1 Pelu, according to Garcilasso, was the Indian name for “river,” and was given by one of the natives in answer to a question put to him by the Spaniards, who conceived it to be the name of the country. (Com. Real., Parte 1, lib. 1, cap. 6.) Such blunders have led to the names of many places both in North and South America. Montesinos, however, denies that there is such an Indian term for “river.” (Mem. Antiguas, Ms., lib. 1, cap. 2.) According to this writer, Peru was the ancient Ophir, whence Solomon drew such stores of wealth; and which, by a very natural transition, has in time been corrupted into Phiru, Piru, Peru! The first book of the Memorias, consisting of thirty-two chapters, is devoted to this precious discovery.]
2 Ondegardo, Rel. Prim., Ms. — Garcilasso, Com Real., Parte 1, lib. 2, cap. 11.]
3 Yet an American may find food for his vanity in the reflection, that the name of a quarter of the globe, inhabited by so many civilized nations, has been exclusively conceded to him. — Was it conceded or assumed?]
4 Ibid., parte 1, cap. 9, 10. — Cieza de Leon, Cronica, cap. 93.
The capital was further divided into two parts, the Upper and Lower town, founded, as pretended, on the different origin of the population; a division recognized also in the inferior cities. Ondegardo, Rel. Seg., Ms.
The four great provinces were each placed under a viceroy or governor, who ruled over them with the assistance of one or more councils for the different departments. These viceroys resided, some portion of their time, at least, in the capital, where they constituted a sort of council of state to the Inca. 5 The nation at large was distributed into decades, or small bodies of ten; and every tenth man, or head of a decade, had supervision of the rest, — being required to see that they enjoyed the rights and immunities to which they were entitled, to solicit aid in their behalf from government, when necessary, and to bring offenders to justice. To this last they were stimulated by a law that imposed on them, in case of neglect, the same penalty that would have been incurred by the guilty party. With this law hanging over his head, the magistrate of Peru, we may well believe, did not often go to sleep on his post. 6
5 Dec. de la Aud. Real., Ms. — Garcilasso, Com. Real., Parte 1, lib. 2, cap. 15.
For this account of the councils I am indebted to Garcilasso, who frequently fills up gaps that have been left by his fellow-laborers. Whether the filling up will, in all cases, bear the touch of time, as well as the rest of his work, one may doubt.]
6 Dec. de la Aud. Real., Ms. — Montesinos, Mem. Antiguas, Ms., lib. 2, cap. 6. — Ondegardo, Rel. Prim., Ms.
How analogous is the Peruvian to the Anglo–Saxon division into hundreds and tithings! But the Saxon law was more humane, which imposed only a fine on the district, in case of a criminal’s escape.]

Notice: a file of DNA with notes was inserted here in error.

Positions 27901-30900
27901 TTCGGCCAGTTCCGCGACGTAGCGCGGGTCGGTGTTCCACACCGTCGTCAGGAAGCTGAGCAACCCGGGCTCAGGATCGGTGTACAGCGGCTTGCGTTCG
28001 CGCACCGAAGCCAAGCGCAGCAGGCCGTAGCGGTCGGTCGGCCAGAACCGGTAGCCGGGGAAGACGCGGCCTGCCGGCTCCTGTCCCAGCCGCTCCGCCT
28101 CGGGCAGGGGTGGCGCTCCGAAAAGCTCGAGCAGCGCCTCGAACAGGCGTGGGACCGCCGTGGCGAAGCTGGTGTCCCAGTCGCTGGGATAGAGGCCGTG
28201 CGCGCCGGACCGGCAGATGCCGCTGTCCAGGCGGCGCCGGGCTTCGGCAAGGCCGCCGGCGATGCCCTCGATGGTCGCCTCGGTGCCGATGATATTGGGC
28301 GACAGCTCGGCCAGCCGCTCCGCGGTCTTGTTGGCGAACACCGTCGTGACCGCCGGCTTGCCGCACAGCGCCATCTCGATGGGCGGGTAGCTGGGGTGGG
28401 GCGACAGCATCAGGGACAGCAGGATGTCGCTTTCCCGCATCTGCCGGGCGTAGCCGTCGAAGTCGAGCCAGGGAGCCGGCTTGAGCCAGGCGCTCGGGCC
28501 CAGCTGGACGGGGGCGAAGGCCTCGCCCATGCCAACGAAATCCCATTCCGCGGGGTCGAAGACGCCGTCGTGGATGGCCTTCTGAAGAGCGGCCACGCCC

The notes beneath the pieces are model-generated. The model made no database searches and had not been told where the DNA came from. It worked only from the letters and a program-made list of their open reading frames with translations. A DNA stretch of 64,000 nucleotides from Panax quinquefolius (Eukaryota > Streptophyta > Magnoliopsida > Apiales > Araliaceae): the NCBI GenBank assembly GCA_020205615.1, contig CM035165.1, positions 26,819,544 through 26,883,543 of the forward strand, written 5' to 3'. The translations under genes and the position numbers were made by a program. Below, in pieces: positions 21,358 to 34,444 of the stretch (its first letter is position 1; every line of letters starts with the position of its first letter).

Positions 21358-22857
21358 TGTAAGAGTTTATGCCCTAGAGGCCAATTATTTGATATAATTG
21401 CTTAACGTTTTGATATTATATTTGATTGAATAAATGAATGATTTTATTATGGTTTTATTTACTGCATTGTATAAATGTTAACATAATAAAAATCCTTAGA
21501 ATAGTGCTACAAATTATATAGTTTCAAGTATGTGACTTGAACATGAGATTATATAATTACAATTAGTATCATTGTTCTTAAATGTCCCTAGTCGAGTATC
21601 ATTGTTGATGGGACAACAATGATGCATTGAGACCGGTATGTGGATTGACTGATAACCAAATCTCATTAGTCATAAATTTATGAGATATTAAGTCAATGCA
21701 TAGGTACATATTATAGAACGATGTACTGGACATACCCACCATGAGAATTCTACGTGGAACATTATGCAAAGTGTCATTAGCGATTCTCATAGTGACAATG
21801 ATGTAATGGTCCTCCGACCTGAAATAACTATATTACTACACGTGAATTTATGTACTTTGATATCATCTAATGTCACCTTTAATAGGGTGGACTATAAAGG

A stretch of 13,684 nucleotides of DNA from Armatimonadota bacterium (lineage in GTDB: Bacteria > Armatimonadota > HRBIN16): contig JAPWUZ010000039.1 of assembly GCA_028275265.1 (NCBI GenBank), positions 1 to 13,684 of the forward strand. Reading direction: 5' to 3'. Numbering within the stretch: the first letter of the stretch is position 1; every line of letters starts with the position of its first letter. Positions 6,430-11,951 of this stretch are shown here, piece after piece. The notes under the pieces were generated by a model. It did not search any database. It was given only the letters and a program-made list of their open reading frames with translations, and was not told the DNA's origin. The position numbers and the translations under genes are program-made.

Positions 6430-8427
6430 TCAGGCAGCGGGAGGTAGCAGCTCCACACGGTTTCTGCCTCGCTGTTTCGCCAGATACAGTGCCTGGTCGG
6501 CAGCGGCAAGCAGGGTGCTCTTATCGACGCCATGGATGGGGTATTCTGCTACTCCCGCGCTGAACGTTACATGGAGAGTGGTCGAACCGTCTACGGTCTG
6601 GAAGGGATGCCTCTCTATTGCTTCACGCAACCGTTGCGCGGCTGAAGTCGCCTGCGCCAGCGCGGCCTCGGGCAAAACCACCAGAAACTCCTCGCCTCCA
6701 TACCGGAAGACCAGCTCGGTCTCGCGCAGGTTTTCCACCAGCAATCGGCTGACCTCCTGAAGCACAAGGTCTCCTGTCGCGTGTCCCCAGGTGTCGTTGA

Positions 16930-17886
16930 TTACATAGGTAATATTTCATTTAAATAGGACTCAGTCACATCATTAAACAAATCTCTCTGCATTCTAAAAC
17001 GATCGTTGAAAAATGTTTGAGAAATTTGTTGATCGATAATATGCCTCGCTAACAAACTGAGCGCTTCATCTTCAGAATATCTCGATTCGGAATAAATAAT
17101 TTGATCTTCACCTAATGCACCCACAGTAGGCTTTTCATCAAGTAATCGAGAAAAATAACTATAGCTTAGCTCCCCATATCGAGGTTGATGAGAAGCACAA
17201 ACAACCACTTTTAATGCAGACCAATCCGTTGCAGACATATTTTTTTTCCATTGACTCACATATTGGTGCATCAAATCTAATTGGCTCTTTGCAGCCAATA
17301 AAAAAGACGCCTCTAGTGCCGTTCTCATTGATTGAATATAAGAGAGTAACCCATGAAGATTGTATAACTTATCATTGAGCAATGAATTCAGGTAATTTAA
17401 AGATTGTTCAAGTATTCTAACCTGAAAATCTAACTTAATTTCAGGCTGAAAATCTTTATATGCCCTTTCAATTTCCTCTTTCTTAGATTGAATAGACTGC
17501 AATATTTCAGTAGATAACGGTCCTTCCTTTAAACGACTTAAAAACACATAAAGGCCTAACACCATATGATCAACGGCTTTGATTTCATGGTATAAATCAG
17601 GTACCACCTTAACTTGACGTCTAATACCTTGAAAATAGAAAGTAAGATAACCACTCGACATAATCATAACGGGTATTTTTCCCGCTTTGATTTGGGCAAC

The people were still further divided into bodies of fifty, one hundred, five hundred, and a thousand, with each an officer having general supervision over those beneath, and the higher ones possessing, to a certain extent, authority in matters of police. Lastly, the whole empire was distributed into sections or departments of ten thousand inhabitants, with a governor over each, from the Inca nobility, who had control over the curacas and other territorial officers in the district. There were, also, regular tribunals of justice, consisting of magistrates in each of the towns or small communities, with jurisdiction over petty offences, while those of a graver character were carried before superior judges, usually the governors or rulers of the districts. These judges all held their authority and received their support from the Crown, by which they were appointed and removed at pleasure. They were obliged to determine every suit in five days from the time it was brought before them; and there was no appeal from one tribunal to another. Yet there were important provisions for the security of justice. A committee of visitors patrolled the kingdom at certain times to investigate the character and conduct of the magistrates; and any neglect or violation of duty was punished in the most exemplary manner. The inferior courts were also required to make monthly returns of their proceedings to the higher ones, and these made reports in like manner to the viceroys; so that the monarch, seated in the centre of his dominions, could look abroad, as it were, to their most distant extremities, and review and rectify any abuses in the administration of the law. 7
7 Dec. de la Aud. Real., Ms. — Ondegardo, Rel. Prim. et Seg., Mss. — Garcilasso, Com. Real., Parte 1, lib. 2, cap. 11–14. — Montesinos, Mem. Antiguas, Ms., lib. 2, cap. 6.
The accounts of the Peruvian tribunals by the early authorities are very meagre and unsatisfactory. Even the lively imagination of Garcilasso has failed to supply the blank.]
The laws were few and exceedingly severe. They related almost wholly to criminal matters. Few other laws were needed by a people who had no money, little trade, and hardly any thing that could be called fixed property. The crimes of theft, adultery, and murder were all capital; though it was wisely provided that some extenuating circumstances might be allowed to mitigate the punishment. 8 Blasphemy against the Sun, and malediction of the Inca, — offences, indeed, of the same complexion, — were also punished with death. Removing landmarks, turning the water away from a neighbour’s land into one’s own, burning a house, were all severely punished. To burn a bridge was death. The Inca allowed no obstacle to those facilities of communication so essential to the maintenance of public order. A rebellious city or province was laid waste, and its inhabitants exterminated. Rebellion against the “Child of the Sun” was the greatest of all crimes. 9